Steve Jobs, co-founder of Apple Computer, talks in a conference room at his new company NeXt, Inc., in Redwood City, Ca., in April, 1993. (AP Photo)
Kristy MacDonald — AP
By Don Reisinger
December 20, 2016

Twenty years ago today, Steve Jobs started his march back to Apple.

On Dec. 20, 1996, Apple announced plans to acquire NeXT Software, the company Jobs founded, for $400 million. As part of the deal, Jobs, who had been previously pushed out of Apple, returned to report to then CEO Dr. Gil Amelio.

It would set off a chain of events that would change the technology industry forever.

Jobs founded NeXT in 1985 with help from several former Apple employees. While Jobs had wanted to create a budget-friendly desktop computer to compete with the Mac and PC, by 1986, the NeXT strategy had changed and his team was trying to build both hardware and software to create a cohesive computing experience. The software NeXT created, NeXTSTEP, came bundled with NeXT computers that went on sale in the late 1980s.

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NeXT computers didn’t quite sell as well as Apple’s computers, and the hardware division was eventually sold off to Canon in 1993. But NeXTSTEP earned good reviews from users and industry pundits. And as its popularity grew, Apple took notice.

In announcing the NeXT acquisition in 1996, Apple said that NeXT’s “strengths in development software and operating environments” would be combined with Apple’s “ease-of-use” and multimedia software.

Apple initially said that NeXTSTEP features would be used in its own operating system, Mac OS. Soon after Apple closed the deal, however, NeXTSTEP became the foundation on which all future Apple operating systems, including today’s macOS, could be traced.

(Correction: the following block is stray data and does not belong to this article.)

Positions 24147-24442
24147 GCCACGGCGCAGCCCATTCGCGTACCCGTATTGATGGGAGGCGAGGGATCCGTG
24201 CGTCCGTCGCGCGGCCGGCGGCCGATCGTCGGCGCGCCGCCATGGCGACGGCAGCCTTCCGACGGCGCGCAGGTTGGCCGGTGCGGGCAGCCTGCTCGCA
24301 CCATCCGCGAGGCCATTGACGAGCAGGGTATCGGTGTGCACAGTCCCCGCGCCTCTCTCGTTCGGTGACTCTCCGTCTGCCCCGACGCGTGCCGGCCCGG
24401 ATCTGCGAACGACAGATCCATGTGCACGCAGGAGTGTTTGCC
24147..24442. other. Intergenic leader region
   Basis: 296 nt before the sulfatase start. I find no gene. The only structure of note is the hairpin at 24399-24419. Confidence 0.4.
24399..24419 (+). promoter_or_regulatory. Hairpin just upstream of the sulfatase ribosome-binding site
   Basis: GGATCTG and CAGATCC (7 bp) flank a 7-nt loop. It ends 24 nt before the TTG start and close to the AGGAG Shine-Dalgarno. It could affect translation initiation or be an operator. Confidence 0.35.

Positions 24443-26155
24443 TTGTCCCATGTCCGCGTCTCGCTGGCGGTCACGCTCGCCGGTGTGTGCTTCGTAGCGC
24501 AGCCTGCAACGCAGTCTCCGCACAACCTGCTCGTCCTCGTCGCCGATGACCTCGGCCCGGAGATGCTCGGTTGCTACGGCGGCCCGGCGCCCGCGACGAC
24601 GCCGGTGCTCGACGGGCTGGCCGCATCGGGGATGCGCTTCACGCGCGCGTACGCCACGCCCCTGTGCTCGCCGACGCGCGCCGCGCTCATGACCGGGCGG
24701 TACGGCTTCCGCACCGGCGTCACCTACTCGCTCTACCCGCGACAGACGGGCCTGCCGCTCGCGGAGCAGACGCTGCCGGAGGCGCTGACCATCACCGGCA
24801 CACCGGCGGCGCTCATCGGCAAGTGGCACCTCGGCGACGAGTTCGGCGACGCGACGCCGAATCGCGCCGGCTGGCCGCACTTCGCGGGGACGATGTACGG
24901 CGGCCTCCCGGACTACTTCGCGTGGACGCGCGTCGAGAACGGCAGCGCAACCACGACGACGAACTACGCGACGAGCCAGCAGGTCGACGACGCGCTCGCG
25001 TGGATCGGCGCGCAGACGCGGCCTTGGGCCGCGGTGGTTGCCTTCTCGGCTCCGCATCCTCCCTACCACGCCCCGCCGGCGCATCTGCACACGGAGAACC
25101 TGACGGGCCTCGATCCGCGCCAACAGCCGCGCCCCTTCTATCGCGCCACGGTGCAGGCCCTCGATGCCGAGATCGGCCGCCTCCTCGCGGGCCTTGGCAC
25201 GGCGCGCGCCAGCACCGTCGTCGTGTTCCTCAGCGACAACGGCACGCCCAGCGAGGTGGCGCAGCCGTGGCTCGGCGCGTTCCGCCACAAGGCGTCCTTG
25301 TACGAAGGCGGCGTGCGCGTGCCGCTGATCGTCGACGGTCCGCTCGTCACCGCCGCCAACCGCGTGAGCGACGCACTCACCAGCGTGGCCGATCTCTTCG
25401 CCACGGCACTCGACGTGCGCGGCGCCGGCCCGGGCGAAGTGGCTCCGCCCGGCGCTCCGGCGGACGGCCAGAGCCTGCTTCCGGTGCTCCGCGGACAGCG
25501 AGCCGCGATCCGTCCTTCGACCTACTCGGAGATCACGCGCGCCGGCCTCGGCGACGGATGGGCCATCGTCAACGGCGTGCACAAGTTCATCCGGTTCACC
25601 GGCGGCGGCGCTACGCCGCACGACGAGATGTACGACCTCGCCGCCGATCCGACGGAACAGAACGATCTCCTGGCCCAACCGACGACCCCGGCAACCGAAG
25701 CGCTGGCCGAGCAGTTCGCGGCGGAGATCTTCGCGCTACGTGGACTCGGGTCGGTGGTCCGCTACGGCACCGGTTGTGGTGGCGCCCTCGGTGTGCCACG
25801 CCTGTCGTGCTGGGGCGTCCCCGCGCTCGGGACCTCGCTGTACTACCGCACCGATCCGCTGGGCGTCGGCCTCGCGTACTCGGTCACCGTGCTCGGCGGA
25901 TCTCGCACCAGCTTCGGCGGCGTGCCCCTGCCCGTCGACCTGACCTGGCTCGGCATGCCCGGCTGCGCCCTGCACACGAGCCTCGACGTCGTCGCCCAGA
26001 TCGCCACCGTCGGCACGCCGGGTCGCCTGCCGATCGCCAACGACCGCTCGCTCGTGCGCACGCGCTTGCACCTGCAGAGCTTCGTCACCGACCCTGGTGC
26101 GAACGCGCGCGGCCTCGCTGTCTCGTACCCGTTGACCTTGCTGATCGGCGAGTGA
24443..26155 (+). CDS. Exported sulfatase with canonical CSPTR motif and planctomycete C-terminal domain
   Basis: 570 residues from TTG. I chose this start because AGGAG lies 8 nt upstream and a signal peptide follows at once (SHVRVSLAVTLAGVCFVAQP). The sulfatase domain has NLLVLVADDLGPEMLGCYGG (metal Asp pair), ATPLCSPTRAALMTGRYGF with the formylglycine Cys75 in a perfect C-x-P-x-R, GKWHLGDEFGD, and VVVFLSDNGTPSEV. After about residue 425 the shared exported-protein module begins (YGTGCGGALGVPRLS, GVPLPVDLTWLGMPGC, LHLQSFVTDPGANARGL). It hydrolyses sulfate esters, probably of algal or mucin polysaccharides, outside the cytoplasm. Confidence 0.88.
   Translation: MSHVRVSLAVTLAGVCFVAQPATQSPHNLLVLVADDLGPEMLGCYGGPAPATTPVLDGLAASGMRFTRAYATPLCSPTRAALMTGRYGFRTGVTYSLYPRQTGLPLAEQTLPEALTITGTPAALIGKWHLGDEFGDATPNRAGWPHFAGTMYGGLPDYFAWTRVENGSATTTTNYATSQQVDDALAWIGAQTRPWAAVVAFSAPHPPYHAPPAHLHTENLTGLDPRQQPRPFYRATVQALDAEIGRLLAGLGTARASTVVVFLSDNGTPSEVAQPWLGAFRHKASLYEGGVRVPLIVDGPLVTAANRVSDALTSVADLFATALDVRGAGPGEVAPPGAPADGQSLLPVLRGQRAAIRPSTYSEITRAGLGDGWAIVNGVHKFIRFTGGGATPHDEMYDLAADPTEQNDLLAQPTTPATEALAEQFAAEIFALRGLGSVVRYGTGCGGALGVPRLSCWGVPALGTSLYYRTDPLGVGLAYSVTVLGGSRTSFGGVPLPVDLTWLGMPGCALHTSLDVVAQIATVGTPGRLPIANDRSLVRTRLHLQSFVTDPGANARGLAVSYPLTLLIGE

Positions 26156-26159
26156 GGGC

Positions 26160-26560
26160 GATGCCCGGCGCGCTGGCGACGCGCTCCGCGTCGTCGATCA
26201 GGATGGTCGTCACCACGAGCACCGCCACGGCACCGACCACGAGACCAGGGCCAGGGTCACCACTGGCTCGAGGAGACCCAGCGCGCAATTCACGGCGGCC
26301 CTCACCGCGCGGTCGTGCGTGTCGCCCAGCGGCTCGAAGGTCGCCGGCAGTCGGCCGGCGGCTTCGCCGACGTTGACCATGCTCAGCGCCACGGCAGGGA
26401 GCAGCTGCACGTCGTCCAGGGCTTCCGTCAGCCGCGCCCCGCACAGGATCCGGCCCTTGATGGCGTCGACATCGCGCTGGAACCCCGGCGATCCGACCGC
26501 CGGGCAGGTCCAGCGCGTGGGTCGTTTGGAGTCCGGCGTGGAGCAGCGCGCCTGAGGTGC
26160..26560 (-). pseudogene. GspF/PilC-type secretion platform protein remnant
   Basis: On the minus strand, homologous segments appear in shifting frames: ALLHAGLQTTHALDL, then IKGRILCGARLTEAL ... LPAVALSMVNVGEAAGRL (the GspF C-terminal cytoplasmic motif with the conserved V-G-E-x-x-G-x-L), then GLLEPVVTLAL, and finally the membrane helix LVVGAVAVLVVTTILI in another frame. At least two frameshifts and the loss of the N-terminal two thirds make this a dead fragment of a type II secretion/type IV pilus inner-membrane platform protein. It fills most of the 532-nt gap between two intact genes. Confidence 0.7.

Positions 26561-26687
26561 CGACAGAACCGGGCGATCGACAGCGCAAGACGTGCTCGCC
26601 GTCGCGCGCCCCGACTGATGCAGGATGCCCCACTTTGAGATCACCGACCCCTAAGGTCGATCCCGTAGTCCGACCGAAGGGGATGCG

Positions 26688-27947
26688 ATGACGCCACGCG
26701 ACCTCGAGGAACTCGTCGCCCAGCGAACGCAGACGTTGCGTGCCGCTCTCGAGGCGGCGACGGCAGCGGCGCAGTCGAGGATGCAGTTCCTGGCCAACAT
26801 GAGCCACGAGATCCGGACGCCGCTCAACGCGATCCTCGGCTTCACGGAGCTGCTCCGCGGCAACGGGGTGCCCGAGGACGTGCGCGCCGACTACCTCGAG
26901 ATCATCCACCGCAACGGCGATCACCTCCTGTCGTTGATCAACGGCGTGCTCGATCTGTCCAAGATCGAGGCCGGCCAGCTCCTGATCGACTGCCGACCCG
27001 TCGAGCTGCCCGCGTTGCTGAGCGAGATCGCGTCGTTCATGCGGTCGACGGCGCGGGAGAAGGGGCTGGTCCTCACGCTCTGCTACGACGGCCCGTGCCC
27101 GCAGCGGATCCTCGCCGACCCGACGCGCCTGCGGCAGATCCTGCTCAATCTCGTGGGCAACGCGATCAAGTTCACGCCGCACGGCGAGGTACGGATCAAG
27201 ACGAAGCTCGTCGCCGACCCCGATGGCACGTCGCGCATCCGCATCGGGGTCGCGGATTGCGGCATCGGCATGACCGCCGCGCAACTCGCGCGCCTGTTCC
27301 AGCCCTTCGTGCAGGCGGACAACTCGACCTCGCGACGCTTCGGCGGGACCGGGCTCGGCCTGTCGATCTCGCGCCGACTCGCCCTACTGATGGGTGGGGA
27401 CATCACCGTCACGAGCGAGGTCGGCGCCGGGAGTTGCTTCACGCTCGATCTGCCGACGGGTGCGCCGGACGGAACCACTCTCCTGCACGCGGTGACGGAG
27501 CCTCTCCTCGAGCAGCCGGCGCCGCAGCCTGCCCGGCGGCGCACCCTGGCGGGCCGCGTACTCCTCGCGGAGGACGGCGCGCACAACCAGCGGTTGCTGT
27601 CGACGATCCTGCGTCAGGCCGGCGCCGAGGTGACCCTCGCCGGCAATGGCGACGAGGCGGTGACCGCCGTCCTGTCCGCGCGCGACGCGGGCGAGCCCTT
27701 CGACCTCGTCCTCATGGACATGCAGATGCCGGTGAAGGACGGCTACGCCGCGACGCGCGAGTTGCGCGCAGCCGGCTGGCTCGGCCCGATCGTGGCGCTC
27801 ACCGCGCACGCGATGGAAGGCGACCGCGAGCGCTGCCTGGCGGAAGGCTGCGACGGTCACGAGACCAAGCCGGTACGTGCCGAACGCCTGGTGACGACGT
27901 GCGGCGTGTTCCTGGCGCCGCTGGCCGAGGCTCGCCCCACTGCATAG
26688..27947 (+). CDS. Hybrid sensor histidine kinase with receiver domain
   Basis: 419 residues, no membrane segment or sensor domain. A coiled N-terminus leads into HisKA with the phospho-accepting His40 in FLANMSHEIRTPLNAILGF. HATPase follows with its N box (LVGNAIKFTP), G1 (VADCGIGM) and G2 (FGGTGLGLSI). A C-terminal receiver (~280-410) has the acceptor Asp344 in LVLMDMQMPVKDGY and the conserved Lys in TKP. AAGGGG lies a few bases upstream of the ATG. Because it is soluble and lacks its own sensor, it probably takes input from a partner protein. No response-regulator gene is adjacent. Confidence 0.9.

But there was more to the deal, which closed in 1997, than software. The NeXT acquisition also brought Steve Jobs back into the fold at Apple.

For more about Steve Jobs and NeXT, watch:

When Apple (AAPL) announced that Jobs was returning to Apple in 1996, there was no hint to what the future may hold. In a statement at the time, Jobs only said that he was looking forward to playing “a role in architecting Apple’s future.”

In truth, Jobs was well on his way to leading Apple again, and by September 1997, he was named interim chief executive.

Jobs eliminated a number of poorly performing projects, including the ill-fated Newton personal digital assistant, and refocused Apple on growing its business through computers and software. By 2000, Jobs, who had stabilized Apple and kicked off what would become a historic turnaround, dropped the interim title. He remained CEO until 2011, when health problems forced him to step aside.

NeXT isn’t necessarily remembered as a major technology industry hit, but it’s still an integral part of Apple history. Absent NeXT, Apple, and its products, may not look the same today. And the technology industry’s path over the last 20 years might have looked much different if Steve Jobs didn’t decide to start another computer company in the 1980s.

NeXT was that important.

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